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Discrepancies in applications

August 22 2006 - A recent survey checked 2487 job applications for the financial services industry for discrepancies, embellishments and false information. Conducted by Powerchex, a pre-employment screening firm, the research looked at applications from a total of 1029 women and 1458 men over a six month period. Employment histories, dates, university degrees, professional qualifications and criminal records were verified and checked against information provided by job applicants. With results compiled by the Shell Technology and Enterprise Program, the research was undertaken to discover any trends in discrepancies and the most common embellishments in job applications.

The survey found that 25 per cent of applications had at least one major discrepancy. While the majority of applicants falsifying information did so only once; some submitted forms with up to four major discrepancies. There is no significant difference between men and women in this respect.

The most common discrepancies overall relate to:

  • employment titles or duties (12 per cent)
  • employment dates
  • bankruptcy or county court judgments
  • academic qualifications
  • reasons for leaving previous employment
  • compensation received
  • directorships held
  • criminal record (less than 1 per cent).

The authors found that 37 per cent of applicants had gaps in their employment history and suggest that giving false information about dates (9.5 per cent of discrepancies) is probably intended to conceal this. The least common discrepancy identified related to criminal records which the authors link to applicants being aware that this can easily be checked against an existing database.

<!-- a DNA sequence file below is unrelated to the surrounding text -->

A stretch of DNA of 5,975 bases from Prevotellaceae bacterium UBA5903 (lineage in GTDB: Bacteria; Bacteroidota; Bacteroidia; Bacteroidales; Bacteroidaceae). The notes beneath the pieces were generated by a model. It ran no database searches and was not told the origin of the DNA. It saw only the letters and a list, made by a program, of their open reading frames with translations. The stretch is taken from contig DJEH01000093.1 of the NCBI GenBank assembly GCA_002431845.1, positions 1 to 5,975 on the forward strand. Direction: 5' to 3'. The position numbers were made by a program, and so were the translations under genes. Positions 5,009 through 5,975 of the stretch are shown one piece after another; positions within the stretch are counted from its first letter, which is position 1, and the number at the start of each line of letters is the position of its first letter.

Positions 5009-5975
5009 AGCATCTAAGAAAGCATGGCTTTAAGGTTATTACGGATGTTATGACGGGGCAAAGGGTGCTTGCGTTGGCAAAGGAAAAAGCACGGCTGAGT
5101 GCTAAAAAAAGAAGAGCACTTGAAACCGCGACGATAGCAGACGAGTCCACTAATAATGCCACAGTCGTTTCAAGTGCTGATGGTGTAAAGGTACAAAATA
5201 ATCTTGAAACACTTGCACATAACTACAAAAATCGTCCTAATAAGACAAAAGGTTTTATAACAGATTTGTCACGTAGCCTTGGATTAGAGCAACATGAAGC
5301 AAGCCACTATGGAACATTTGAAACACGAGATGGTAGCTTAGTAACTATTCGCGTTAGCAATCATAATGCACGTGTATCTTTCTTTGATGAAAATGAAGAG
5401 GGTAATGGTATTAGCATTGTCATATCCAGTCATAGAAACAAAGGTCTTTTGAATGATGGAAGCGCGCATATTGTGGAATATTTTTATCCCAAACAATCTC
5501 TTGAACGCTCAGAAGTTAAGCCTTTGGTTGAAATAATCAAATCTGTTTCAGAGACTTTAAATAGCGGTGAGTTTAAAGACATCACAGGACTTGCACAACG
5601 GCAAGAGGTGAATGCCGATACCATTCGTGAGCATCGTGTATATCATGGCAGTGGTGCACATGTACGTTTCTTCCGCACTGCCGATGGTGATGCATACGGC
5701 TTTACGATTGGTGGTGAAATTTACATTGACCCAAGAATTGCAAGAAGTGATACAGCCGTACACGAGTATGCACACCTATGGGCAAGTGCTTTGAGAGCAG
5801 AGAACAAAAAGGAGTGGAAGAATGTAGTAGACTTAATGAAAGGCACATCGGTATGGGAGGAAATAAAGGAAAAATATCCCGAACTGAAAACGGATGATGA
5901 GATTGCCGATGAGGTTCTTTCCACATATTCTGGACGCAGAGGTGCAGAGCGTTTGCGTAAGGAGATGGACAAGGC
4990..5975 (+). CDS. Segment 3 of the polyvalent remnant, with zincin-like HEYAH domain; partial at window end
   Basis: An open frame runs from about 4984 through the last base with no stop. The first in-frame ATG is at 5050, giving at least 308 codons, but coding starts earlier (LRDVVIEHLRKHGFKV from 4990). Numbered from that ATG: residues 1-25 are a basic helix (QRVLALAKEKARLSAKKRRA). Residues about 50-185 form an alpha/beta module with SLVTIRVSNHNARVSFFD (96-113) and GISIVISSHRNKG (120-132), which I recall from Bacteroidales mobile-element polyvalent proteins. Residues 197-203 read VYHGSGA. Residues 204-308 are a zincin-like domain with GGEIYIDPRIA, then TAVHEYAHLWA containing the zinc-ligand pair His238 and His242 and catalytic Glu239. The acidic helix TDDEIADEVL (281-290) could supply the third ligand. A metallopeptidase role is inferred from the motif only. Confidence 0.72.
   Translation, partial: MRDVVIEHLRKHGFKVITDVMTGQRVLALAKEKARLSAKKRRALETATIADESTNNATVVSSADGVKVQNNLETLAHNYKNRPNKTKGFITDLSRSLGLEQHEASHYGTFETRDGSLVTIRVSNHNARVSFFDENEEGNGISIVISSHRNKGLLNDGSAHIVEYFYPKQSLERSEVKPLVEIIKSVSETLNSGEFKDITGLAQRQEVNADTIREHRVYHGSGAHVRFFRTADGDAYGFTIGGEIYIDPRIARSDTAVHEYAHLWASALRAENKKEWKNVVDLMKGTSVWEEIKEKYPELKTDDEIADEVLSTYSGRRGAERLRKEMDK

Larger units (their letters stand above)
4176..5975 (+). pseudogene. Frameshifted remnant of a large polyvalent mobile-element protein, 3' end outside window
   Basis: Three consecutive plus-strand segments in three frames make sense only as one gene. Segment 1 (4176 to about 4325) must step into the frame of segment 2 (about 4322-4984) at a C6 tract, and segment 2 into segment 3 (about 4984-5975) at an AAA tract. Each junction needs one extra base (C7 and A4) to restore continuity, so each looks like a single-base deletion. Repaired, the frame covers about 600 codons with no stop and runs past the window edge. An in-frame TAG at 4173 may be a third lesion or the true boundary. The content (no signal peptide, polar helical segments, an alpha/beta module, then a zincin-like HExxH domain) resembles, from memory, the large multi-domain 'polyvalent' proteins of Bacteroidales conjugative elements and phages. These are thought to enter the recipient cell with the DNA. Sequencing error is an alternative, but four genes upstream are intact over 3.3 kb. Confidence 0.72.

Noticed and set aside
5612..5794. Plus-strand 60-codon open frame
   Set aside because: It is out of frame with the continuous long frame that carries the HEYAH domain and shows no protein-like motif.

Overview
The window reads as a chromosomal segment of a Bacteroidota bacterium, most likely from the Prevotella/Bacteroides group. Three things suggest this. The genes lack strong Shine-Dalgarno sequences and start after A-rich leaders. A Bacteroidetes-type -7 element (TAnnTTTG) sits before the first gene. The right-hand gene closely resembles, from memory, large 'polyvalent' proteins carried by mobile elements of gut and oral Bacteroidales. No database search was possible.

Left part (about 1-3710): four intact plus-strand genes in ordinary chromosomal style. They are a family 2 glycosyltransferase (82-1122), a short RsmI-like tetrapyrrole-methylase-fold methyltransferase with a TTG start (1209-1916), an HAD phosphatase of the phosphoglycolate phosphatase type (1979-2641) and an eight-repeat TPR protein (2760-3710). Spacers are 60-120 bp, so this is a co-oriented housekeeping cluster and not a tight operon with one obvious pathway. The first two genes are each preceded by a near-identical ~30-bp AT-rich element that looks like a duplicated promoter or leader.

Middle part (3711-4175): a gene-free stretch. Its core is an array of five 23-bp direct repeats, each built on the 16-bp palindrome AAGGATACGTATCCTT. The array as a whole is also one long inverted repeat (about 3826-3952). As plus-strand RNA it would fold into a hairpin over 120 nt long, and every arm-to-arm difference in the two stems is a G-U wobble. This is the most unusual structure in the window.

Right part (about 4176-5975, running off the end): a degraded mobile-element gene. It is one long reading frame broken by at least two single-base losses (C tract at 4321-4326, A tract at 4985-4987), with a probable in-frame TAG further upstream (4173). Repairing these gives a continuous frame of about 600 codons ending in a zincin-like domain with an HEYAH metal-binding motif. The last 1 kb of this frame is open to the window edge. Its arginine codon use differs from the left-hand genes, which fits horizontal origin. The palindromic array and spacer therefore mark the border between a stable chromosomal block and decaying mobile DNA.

The survey found that the tendency to have discrepancies on applications increased with age, possibly suggesting that older workers feel the need to embellish in order to compete. Discrepancies were found in 28 per cent of applications from those aged 51-60, compared with 22 per cent of those aged 21-30. An alternative explanation might be difficulty in remembering the details of a complex employment history.

British applicants gave false information in 32 per cent of cases overall (38 per cent of men and 26 per cent of women), compared to 25 per cent of their non-British counterparts.

The trend towards job hopping is reflected in the survey, with 72.5 per cent having held at least two jobs in the last five years. Income had an interesting effect with people earning between £80 001 and £90 000 most likely to give false information (40 per cent) and those earning between £60 001 and £70 000 least likely to do so (9 per cent).

If the authors are correct in the assumption that all discrepancies identified are deliberate - and that is surely questionable - this survey indicates that one in four job applicants to the financial services sector are prepared to falsify information on their job applications in order to gain employment.


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